Dan Fields, a consultant to the Grief Support Services of the Samaritans, recently crafted a beautiful piece that articulates what his dysthymia feels like.
I think his description does a better job of communicating the subtle signs of male depression than any list of symptoms I could throw at you. I have excerpted his profile from the helpful site, Families for Depression Awareness. However, I urge you to follow the link because he explains later in the piece what has worked for him.
I’ve struggled with depression at greater or lesser intensity since my teens. The word “depression” suggests sadness, and this is certainly one aspect of the disorder.
There are days when I’ll feel slow, tired, old, and brittle, as if the lightest breeze could knock me over. The sky may seem leaden, and I’d rather be alone so I don’t have to compose my face into some semblance of cheerfulness. Even when these emotions aren’t particularly intense, they can leave me feeling profoundly different from other people. I remember going to a community 4th of July celebration on a bright, sunny day and thinking, “Everyone else here seems happy. Why am I not happy?”
At other times, depression can have a more anguished quality. Especially when I was younger, I’d feel as if I were in a black pit for weeks on end; the worst part was that I had no idea when or if I’d emerge. More recently, if I were feeling guilty about snapping at my wife or yelling at my kids, I’d retreat to the bedroom, turn off the light, curl up under the covers, and wish I could disappear.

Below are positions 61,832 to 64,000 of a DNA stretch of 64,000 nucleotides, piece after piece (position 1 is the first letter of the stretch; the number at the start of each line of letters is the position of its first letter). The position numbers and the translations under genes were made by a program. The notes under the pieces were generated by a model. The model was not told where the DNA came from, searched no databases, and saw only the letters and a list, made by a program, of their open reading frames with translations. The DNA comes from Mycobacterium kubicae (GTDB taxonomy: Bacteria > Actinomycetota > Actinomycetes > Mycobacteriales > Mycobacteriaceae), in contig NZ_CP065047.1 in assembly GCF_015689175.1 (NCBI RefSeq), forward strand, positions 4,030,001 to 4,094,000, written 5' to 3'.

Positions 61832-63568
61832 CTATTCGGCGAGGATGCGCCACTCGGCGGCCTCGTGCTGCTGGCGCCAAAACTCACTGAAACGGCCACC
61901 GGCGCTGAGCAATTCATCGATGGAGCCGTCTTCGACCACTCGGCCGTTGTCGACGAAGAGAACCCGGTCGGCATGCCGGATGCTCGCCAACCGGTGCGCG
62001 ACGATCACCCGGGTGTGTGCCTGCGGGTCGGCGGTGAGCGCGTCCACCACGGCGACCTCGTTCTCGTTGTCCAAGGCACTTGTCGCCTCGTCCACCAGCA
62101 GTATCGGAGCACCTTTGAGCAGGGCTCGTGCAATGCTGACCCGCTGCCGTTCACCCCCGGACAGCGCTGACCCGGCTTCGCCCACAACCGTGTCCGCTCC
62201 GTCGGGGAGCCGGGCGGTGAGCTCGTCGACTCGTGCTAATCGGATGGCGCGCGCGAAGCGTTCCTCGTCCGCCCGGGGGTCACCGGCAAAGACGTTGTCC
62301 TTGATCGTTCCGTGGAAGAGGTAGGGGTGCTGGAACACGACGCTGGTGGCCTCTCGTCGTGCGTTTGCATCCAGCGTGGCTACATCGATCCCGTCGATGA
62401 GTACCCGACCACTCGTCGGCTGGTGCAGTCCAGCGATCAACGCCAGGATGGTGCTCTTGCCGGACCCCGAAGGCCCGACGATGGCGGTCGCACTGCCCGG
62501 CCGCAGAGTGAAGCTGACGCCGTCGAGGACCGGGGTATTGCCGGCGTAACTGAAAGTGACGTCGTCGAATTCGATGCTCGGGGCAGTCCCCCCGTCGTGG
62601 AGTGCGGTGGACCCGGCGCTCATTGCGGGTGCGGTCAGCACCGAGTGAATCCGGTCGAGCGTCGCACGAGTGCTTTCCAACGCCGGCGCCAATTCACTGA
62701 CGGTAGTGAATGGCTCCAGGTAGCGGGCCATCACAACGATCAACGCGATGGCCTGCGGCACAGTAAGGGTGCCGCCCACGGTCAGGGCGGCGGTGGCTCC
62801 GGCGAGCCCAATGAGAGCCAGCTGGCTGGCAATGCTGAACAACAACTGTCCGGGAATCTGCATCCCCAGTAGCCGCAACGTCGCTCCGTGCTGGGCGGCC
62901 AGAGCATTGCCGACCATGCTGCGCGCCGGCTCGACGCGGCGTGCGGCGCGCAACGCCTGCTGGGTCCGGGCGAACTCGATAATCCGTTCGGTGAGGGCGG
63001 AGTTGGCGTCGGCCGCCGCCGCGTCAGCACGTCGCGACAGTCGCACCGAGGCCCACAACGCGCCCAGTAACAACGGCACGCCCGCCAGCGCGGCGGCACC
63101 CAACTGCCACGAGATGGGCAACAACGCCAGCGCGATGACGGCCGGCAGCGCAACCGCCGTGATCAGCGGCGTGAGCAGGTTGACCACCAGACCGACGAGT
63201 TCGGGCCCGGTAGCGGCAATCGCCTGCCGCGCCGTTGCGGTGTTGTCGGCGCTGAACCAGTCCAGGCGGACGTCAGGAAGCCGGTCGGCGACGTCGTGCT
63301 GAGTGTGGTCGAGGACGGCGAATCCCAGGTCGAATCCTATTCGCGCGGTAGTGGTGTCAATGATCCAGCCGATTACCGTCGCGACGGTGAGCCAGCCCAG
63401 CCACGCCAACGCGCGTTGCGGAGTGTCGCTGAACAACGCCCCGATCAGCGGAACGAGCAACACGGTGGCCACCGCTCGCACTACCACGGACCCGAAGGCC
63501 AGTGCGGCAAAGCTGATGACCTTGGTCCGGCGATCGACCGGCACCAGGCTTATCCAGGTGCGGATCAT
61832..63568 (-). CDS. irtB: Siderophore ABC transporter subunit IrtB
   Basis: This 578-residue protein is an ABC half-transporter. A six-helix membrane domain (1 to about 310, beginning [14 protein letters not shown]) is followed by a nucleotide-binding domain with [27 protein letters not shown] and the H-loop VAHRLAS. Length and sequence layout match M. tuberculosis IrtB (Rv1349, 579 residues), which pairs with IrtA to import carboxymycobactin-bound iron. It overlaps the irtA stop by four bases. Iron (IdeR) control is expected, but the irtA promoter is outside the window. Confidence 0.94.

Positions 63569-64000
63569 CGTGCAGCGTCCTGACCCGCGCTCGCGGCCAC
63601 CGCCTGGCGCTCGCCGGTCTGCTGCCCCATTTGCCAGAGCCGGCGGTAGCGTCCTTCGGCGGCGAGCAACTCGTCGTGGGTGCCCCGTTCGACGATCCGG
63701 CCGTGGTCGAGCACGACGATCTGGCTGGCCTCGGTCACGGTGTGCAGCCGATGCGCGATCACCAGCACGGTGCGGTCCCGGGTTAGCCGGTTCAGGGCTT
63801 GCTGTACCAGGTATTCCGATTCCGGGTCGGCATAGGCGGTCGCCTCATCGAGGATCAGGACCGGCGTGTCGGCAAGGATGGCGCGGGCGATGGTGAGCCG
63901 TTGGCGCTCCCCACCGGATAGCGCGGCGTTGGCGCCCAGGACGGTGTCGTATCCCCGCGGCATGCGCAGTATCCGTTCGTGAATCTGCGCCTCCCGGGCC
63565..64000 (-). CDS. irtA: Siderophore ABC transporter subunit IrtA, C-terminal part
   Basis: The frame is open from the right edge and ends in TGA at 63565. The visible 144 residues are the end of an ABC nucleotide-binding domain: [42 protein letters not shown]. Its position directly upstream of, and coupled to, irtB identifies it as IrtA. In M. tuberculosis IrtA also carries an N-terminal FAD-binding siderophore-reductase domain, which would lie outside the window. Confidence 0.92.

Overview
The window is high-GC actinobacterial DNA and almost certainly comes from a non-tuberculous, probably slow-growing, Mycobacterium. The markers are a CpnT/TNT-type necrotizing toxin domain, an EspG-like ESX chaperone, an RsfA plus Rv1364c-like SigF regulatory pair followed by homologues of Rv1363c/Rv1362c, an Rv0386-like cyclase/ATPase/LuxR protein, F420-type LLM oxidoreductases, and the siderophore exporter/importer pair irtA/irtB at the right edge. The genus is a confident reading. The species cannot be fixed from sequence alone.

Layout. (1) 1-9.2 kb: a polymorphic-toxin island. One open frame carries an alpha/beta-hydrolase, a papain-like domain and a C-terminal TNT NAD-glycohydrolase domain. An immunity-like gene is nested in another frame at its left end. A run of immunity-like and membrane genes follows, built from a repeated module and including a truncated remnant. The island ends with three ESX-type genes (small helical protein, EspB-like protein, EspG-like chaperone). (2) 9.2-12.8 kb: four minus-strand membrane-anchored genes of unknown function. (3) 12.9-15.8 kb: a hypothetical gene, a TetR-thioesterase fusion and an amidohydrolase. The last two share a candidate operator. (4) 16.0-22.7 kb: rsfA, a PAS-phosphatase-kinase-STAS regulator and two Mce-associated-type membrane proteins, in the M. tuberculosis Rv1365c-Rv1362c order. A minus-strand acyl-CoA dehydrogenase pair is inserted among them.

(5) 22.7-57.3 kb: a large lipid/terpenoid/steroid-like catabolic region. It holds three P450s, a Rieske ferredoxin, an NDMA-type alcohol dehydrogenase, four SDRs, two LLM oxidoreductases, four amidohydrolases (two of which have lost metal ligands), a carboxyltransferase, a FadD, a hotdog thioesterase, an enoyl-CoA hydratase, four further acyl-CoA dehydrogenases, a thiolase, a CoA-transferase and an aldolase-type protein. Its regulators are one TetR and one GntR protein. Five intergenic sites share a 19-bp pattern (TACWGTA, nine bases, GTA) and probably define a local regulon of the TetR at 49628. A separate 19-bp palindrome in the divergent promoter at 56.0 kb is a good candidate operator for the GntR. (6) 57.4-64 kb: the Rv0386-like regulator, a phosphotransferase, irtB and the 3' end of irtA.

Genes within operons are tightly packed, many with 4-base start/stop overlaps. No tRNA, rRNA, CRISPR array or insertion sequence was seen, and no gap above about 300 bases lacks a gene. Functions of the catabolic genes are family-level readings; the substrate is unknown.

Times like this have made me more understanding of those who end up killing themselves: While suicide is sometimes perceived as a selfish act that shows a disregard for the survivors, I sometimes genuinely believed that my loved ones would be better off without me.
And my depression can express itself as irritability and anger, symptoms that I’ve learned may be more common in men. Particularly when I’m feeling stressed at work, I’ll arrive home and it can be (in the words of Kay Redfield Jamison) as if “my nervous system were soaked in kerosene.” If my wife is listening to NPR in the kitchen and one of our kids is playing a CD in another room, the overlapping sounds will drive me bananas.
Little things can get me steaming—if our daughter has her homework scattered around, or our son knocks over a drink at the table, or my wife asks a question that I take as a criticism. Because I can be very critical of myself, I may project that attitude onto others. So I can be hypersensitive to criticism, and then respond by getting defensive.
Of course, this can make my wife feel like she’s walking on eggshells. She wants our home to be a refuge from the pressures of the outside world, a place where we can say whatever is on our minds and where we can accept each other’s mistakes. But if our kids have to “leave Dad alone” because I’m in a foul mood, or if I parse my wife’s words to come up with some sort of accusation, then our house itself becomes a minefield.